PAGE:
Water entering the house may get contaminated from private or public wells. Nevertheless, the amount and type of pollutants in the water varies depending on several factors. People install filtration systems like whole-house water filters to ensure clean water throughout the house.
Whole-house water filters work by blocking the dirt in the unit while clean water is allowed to leave the system through the outlet. This constant circle of purifying the water and blocking contaminants will eventually cause the filter to get dirty.
Whole-house filters getting dirty is a regular occurrence and shows the filter’s effectiveness. However, it becomes a problem when the filter gets messy fast. Manufacturers typically add an estimated timeframe to change the filter cartridge. If you notice you have to change the cartridge more often than recommended, it may indicate some underlying issues.
Dirty whole-house filter units block the pores and reduce efficiency. If your system gets messy fast, you must figure out the cause and how to fix it. But you don’t have to rack your brain, as we’ll discuss why these filters get dirty fast and their solutions.
Why do Whole-House Water Filters Get Dirty Fast?
To continue getting clean water into your house, you need to pay attention to the rate at which your filter gets dirty. Does it get dirty fast? Find out some of the reasons why this happens below:
1. Poor Water Quality
Highly contaminated water from the source will put a lot of stress on your whole-house water filtration system. There’s a direct relationship between how long your filter lasts and the amount of pollutants in the water. The higher the impurities, the quicker the filter gets dirty.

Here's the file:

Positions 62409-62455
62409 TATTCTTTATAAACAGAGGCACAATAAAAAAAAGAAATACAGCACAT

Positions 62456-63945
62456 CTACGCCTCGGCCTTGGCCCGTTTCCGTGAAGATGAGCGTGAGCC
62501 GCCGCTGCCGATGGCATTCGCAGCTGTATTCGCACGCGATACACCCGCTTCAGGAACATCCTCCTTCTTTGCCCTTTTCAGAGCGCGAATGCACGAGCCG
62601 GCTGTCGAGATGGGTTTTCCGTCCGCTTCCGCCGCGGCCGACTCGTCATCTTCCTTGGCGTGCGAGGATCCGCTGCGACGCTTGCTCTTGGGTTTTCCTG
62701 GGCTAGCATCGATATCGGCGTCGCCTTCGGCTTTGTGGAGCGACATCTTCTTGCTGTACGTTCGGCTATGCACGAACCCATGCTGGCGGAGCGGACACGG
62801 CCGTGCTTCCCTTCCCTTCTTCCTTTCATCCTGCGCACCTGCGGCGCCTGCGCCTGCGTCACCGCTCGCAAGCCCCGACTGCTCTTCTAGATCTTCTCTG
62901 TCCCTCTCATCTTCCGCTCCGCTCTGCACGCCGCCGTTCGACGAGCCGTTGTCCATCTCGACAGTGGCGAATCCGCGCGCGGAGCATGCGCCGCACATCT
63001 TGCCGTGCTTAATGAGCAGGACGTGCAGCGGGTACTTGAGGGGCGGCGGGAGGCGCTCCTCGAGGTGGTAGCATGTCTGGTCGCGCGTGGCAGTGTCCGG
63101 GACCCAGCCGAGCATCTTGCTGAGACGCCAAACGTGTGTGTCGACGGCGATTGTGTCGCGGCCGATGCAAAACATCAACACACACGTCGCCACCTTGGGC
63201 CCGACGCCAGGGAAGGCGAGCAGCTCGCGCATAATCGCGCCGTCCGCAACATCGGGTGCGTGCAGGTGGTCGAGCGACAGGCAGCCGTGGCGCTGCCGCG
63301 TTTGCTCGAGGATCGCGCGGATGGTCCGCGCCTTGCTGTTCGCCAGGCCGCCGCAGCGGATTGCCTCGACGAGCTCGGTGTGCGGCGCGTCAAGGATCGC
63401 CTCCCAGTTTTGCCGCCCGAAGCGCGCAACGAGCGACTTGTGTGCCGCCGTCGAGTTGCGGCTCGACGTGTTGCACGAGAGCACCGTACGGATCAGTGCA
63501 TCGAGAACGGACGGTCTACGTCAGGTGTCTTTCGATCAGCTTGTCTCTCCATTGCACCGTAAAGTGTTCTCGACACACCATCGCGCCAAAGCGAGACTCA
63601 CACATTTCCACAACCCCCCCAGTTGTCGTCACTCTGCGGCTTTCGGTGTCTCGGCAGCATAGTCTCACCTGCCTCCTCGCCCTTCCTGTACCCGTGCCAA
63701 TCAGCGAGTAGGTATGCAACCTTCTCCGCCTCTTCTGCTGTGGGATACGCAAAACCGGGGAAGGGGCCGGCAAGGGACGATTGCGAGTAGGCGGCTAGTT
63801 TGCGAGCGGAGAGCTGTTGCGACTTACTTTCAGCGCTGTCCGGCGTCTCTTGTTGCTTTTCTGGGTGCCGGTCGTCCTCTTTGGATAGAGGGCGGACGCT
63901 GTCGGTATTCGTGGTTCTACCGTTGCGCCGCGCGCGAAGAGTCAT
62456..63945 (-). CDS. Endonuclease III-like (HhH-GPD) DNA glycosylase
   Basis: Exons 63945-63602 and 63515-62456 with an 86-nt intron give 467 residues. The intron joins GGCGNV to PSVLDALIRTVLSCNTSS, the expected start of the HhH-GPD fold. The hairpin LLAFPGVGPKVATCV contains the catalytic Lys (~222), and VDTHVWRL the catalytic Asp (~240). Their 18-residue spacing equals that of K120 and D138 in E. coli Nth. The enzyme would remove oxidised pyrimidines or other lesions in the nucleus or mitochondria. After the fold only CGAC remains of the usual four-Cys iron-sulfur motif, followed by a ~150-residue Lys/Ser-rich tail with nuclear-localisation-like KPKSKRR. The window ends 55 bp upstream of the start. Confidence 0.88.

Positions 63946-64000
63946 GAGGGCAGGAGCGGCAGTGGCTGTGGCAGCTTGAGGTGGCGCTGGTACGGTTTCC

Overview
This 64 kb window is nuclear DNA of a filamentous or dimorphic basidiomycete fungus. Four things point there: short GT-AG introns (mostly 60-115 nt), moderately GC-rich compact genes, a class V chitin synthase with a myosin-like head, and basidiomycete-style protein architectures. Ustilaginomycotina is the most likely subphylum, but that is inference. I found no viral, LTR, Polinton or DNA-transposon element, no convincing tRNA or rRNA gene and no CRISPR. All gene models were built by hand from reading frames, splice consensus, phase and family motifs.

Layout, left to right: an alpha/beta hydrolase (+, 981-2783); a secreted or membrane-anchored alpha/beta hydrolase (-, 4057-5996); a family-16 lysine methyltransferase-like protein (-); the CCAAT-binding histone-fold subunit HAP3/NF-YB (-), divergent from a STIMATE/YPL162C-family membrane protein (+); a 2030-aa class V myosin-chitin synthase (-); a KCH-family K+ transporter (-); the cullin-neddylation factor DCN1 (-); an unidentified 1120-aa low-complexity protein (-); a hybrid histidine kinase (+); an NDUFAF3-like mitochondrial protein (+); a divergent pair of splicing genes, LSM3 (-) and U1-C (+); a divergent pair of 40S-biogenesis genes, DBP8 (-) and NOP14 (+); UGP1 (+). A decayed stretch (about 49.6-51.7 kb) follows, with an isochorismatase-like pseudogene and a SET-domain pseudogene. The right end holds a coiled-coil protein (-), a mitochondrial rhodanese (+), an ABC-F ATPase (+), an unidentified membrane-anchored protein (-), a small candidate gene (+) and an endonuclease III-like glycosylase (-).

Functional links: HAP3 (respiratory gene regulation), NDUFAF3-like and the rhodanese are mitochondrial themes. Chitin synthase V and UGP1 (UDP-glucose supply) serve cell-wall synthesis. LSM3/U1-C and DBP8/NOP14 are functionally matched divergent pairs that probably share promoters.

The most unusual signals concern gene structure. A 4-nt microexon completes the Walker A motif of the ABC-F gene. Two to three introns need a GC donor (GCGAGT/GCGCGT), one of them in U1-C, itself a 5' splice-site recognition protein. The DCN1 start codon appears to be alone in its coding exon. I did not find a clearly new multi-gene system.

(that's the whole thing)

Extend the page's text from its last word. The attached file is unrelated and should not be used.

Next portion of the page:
Poor water quality is a problem that is emerging from the source. Sediments and large particles in the water will quickly block the pores and dirty the filter. When this filter removes the dirt in the water over a short period, it is already dirty.
2. Heavy Usage
Large families and houses that use water will stress the filter, forcing it to clean more water than the average home. When the filter does more work, it works outside the manufacturer’s estimation, so it is normal to get dirty faster.
Consider the amount of water you’re using with the number of persons in your house directly affecting this figure. If you live alone, the water your whole-house filter will need to filter will typically be lower than when living with several others. As long as you’re not wasting water, using much water due to extra people in the building is normal.
3. The Filter is Too Fine
Whole-house water filters with small micron ratings are more efficient, especially when removing smaller contaminants in the water. While this is generally a good idea, removing more impurities means getting dirty faster.